|dc.description.abstract||To "represent" literally means to present again. For members of Congress, that means presenting again the views their constituents have presented to them. But how do members of Congress determine what those views are? How does a member of Congress read the public, in particular, on questions of national security, where the stakes are particularly high, but where average citizens may be silent, inattentive, or deferential to policy makers?
The current study examines this question - how members of Congress develop their impressions of public opinion on national security issues - through a process of inter-views and participant observation with members of Congress and their staff. It exam-ines the information-gathering methods of eight members - six representatives and two senators - as well as their chiefs of staff, focusing in particular on three case studies: the Iraq war, especially congressional votes during 2005-2007; the sale of six American port operations to the Dubai Ports World company in early 2006; and U.S. relations with China.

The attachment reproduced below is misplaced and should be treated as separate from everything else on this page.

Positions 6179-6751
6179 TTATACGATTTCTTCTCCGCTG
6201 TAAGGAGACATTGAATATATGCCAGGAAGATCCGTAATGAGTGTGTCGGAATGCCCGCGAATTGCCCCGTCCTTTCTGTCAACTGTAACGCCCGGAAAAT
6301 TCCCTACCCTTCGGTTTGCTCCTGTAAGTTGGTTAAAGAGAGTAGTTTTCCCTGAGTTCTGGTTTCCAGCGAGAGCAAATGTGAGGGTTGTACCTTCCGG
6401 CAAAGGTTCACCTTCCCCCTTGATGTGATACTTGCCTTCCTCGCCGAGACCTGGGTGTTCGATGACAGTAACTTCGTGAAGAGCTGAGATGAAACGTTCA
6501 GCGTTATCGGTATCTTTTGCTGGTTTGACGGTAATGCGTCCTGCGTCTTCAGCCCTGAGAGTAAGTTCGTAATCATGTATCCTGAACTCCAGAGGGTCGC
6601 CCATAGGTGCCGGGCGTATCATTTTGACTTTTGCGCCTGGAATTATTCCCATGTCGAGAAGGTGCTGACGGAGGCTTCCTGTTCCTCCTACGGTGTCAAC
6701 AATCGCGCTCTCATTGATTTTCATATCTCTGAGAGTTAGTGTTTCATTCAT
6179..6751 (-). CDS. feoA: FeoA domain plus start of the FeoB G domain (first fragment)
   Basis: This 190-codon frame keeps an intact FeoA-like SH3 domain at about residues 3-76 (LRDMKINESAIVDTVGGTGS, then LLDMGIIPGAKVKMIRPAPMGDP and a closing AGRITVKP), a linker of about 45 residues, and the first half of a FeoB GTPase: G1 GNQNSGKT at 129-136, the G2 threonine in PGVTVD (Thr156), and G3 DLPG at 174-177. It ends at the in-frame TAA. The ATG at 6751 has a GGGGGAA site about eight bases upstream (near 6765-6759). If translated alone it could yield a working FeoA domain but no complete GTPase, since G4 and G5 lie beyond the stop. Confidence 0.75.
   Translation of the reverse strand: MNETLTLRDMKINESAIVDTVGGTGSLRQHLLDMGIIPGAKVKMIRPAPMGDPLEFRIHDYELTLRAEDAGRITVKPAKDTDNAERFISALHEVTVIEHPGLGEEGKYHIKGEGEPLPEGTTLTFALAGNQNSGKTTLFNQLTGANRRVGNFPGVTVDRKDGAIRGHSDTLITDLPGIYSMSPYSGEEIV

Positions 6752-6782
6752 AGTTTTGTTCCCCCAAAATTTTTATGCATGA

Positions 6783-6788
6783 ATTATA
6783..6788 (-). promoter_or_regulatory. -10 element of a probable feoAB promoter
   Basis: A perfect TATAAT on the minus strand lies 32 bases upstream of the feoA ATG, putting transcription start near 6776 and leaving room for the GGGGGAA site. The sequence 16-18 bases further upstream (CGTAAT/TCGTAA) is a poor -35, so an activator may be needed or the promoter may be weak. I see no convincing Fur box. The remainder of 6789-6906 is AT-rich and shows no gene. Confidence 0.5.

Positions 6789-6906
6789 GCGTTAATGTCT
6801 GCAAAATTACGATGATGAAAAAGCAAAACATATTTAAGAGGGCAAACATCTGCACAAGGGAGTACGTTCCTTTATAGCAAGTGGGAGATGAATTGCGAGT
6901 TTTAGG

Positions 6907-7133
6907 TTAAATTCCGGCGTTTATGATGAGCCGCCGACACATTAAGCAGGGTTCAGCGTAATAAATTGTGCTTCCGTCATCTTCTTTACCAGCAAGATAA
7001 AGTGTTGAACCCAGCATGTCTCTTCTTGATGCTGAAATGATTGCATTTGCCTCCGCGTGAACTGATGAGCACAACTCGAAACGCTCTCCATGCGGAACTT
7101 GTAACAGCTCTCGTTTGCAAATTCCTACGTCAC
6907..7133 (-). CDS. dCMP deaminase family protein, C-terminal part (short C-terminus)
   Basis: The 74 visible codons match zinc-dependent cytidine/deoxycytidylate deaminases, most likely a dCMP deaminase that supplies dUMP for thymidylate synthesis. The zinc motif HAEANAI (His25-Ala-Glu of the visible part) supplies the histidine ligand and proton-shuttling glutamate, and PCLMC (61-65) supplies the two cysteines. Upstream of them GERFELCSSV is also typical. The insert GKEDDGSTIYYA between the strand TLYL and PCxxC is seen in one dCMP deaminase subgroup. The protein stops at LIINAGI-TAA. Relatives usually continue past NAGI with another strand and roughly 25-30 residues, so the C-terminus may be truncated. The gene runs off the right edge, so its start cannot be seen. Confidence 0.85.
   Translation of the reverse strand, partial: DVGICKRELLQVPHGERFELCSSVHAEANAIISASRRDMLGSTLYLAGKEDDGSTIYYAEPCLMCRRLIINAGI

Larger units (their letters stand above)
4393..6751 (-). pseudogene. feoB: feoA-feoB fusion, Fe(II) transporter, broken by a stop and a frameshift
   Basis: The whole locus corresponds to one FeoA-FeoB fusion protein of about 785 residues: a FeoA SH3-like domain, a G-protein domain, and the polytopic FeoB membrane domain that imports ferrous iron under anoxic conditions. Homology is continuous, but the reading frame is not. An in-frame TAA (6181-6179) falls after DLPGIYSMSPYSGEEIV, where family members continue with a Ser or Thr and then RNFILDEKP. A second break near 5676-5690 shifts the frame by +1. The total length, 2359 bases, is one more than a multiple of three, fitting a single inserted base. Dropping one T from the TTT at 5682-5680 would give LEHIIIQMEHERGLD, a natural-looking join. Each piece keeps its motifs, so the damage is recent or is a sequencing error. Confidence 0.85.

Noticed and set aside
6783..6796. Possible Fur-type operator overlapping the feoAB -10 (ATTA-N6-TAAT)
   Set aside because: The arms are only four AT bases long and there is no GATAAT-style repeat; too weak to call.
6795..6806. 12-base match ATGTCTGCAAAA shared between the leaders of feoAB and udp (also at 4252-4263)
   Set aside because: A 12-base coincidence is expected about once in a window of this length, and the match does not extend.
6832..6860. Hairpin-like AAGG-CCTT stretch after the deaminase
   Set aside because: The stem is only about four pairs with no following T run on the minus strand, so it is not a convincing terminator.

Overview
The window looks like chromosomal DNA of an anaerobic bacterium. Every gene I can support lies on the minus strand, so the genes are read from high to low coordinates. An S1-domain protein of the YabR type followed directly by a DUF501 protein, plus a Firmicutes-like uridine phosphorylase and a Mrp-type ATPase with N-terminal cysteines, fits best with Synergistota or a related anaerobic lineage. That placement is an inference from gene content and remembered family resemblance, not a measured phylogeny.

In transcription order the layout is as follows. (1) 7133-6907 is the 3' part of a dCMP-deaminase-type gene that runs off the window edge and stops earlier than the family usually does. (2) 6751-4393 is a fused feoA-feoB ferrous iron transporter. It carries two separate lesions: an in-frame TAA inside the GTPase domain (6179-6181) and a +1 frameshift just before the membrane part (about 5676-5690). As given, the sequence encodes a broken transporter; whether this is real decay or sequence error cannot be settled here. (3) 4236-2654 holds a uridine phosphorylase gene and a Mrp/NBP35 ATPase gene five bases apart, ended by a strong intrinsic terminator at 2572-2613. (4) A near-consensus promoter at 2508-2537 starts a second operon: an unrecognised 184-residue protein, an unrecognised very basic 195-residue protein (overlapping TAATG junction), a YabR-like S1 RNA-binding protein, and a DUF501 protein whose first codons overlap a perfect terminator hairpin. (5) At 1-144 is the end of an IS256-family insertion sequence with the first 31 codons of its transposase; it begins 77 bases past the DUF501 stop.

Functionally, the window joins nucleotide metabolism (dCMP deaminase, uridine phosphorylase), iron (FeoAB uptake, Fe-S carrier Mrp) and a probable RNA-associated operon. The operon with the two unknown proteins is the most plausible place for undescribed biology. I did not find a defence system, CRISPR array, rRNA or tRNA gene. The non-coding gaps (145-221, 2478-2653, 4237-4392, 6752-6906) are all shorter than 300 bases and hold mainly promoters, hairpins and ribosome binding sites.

The study concludes that members rely on more sources of information about public opinion on national security than the literature has suggested. For example, members do not only look at intentional and issue-linear communications they receive from the public. They tend to be hunter-gatherers for information, and they seek out clues the public did not know it was transmitting. Members also look at public opinion in a highly anticipatory manner - reading the public's preferences not only in the here-and-now, but also as they may evolve. And whereas the literature tends to equate public opinion with public opinion polls, which weight every individual's opinion equally, members appear to view opinion in "lumpy" terms, assigning very different weights to the opinions of different kinds of people. All this helps to explain why there are sometimes divergences between the polls and members' perceptions of pub-lic opinion. Ultimately, it also suggests the need for a broader understanding of pub-lic opinion, which takes into account not only quantitative polling data, but also the qualitative perceptions of practitioners such as members of Congress, whose job it is to assess the contours of public attitudes.||en_US